We at The Standard Miami love and appreciate the fine stories the city has to offer. Despite the chic rebirth of Miami Beach in the last 20-30 years with it’s tourist offerings, it was the neighborhood of Overtown that truly held some magic dust in terms of arts and culture. Once called “the Harlem of the South”, dozens of nightclubs dotted the streets and hosted marquee acts like Count Basie and Dizzy Gillespie. Keep in mind that before desegregation, African American musicians who performed on Miami Beach were unable to sleep or dine in the hotels in which they performed. Instead, they went “over town” to the dozens of juke joints of Overtown and performed in front of integrated audiences into the wee hours. This is where the REAL parties went down in history.
Once recognized as the epicenter of music in Miami, a place where Thurgood Marshall vacationed and Langston Hughes wrote poetry, Overtown is now considered by most of Miami as a dangerous and blighted area with more vacant lots than buildings. However, despite its proximity to Miami and hotspots like South Beach, Overtown is a shadow of its former self. All of the clubs, hotels and commercial centers that lined Overtown’s bustling streets have been demolished.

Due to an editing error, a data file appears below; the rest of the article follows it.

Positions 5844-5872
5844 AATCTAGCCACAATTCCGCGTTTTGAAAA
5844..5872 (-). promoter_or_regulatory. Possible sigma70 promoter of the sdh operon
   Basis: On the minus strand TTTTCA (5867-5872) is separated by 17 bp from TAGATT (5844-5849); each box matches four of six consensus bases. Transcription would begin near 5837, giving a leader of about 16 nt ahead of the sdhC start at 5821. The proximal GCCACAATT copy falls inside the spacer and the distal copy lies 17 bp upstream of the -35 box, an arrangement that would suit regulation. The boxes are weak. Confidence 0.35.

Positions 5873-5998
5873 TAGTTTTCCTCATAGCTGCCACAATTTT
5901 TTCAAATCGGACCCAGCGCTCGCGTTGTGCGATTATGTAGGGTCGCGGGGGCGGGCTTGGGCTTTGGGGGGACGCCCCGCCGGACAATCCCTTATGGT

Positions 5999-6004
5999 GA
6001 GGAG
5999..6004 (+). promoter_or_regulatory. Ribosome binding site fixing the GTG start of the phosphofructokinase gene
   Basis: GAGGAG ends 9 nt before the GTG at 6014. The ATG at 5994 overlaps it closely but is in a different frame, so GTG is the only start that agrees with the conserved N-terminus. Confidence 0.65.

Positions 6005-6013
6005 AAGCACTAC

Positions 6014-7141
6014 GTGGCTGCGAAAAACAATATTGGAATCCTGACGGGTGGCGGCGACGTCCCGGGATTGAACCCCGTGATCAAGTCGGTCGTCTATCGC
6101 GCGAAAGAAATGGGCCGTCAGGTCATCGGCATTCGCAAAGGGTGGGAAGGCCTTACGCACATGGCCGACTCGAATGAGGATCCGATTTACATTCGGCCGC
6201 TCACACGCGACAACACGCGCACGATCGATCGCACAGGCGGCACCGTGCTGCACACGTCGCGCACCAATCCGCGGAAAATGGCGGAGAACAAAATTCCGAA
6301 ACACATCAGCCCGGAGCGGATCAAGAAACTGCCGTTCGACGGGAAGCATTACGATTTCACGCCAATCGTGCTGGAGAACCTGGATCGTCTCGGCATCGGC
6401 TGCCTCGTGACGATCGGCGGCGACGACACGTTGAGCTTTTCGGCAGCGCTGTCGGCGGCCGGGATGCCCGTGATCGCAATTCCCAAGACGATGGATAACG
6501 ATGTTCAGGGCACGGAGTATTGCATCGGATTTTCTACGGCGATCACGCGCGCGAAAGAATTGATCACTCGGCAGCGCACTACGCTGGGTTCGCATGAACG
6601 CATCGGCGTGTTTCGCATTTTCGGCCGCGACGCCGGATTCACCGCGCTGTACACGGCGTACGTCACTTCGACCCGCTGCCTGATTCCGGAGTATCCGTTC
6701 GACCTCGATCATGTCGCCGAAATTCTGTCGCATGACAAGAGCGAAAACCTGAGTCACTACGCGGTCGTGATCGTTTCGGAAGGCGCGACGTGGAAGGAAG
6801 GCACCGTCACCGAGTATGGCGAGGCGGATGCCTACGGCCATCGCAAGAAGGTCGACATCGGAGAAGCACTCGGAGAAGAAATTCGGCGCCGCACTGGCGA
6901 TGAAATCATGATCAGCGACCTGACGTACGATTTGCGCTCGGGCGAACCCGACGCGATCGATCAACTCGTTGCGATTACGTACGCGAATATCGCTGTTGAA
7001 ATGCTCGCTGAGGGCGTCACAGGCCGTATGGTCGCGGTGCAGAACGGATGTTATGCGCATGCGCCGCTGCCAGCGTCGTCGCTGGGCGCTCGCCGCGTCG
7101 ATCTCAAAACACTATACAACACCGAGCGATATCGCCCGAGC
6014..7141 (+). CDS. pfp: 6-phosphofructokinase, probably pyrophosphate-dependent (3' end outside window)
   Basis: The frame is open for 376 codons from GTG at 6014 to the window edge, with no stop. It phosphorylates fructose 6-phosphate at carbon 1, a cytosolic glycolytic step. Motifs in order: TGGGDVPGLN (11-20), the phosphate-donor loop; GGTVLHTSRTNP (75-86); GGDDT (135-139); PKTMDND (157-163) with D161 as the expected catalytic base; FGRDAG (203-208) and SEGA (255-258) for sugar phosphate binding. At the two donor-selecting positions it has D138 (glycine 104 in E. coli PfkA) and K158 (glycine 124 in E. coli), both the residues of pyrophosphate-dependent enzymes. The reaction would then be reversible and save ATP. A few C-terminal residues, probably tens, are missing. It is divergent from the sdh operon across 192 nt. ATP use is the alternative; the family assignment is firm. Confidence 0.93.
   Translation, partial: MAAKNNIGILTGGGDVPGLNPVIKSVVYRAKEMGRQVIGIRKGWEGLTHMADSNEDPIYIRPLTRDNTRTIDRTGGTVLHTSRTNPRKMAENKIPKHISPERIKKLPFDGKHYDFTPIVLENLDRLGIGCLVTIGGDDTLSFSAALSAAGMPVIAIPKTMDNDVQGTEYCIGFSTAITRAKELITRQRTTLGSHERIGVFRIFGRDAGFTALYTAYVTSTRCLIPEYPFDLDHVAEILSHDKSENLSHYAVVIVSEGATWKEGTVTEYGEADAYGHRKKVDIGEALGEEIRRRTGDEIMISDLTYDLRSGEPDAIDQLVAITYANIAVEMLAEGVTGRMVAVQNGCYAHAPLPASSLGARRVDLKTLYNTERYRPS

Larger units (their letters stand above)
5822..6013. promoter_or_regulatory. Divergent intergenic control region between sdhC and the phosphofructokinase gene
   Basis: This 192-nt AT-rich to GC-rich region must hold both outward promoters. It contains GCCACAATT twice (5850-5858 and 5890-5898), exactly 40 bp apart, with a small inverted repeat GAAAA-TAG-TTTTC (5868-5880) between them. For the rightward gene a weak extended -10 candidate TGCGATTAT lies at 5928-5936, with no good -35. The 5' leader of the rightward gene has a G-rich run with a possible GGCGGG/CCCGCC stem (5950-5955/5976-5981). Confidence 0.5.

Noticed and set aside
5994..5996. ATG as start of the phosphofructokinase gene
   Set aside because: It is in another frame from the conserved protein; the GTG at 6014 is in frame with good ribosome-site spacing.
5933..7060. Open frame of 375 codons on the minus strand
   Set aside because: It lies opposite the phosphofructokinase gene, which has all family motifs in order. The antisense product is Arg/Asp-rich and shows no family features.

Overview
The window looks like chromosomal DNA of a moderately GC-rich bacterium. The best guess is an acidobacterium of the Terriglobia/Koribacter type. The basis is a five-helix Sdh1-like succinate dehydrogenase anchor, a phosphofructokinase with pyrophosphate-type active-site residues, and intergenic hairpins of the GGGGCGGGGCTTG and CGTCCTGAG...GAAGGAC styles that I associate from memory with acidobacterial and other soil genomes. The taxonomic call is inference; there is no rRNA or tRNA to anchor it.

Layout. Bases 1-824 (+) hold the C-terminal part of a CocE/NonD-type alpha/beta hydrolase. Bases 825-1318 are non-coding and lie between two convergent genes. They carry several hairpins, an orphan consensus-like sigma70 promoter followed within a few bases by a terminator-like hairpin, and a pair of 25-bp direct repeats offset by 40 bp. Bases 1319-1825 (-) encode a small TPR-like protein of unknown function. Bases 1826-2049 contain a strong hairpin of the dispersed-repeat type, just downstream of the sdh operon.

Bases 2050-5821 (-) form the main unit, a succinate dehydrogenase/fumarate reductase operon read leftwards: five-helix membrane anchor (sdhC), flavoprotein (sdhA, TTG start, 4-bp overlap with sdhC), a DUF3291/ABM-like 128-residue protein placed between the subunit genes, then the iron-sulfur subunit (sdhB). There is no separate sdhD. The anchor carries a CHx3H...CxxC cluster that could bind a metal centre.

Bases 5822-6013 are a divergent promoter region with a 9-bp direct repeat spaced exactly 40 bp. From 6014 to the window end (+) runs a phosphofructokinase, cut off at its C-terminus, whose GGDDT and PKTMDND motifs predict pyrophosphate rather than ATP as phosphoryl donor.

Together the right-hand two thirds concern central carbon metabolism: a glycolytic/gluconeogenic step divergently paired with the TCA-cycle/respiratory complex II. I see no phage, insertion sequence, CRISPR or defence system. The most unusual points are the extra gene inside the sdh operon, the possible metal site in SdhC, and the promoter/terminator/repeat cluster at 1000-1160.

Here’s the exciting news for those craving a history lesson with some good music. The organization called Overtown Music Project will be celebratong the music, history and spirit of Overtown in its heyday. The event takes place October 1st, 2011 from 7pm -9:30pm.
The Overtown Music Project’s goal is to bring back some of the area’s historic luster with a series of concerts in historic Overtown landmarks as well as in venues all over the City, a documentary showcasing the musicians who made their living in Overtown and a project creating a blues and jazz residency in Overtown’s former entertainment district. The events will draw a diverse audience who pay homage to Overtown, shining a light on the different genres of music that once made Overtown’s integrated nightclubs the rhythmic epicenter of musical Miami.
MC’d by the one and only Monie Love, there will be an 18 piece big band performing mashed up with some hip hop. Now picture some vintage images of Otown streaming in the background and you have a multisensory event. Expect some delicious Prohibition era cocktails. The dress code asks you to channel your “swankiest outfit” celebrating all the juke joints that lined Otowns’s streets in its prime.
Join the tribute and get your tickets in advance ($40) atwww.overtownmusicproject.org or $50 at the door. Proceeds from this event will benefit our blues and jazz residency in Overtown.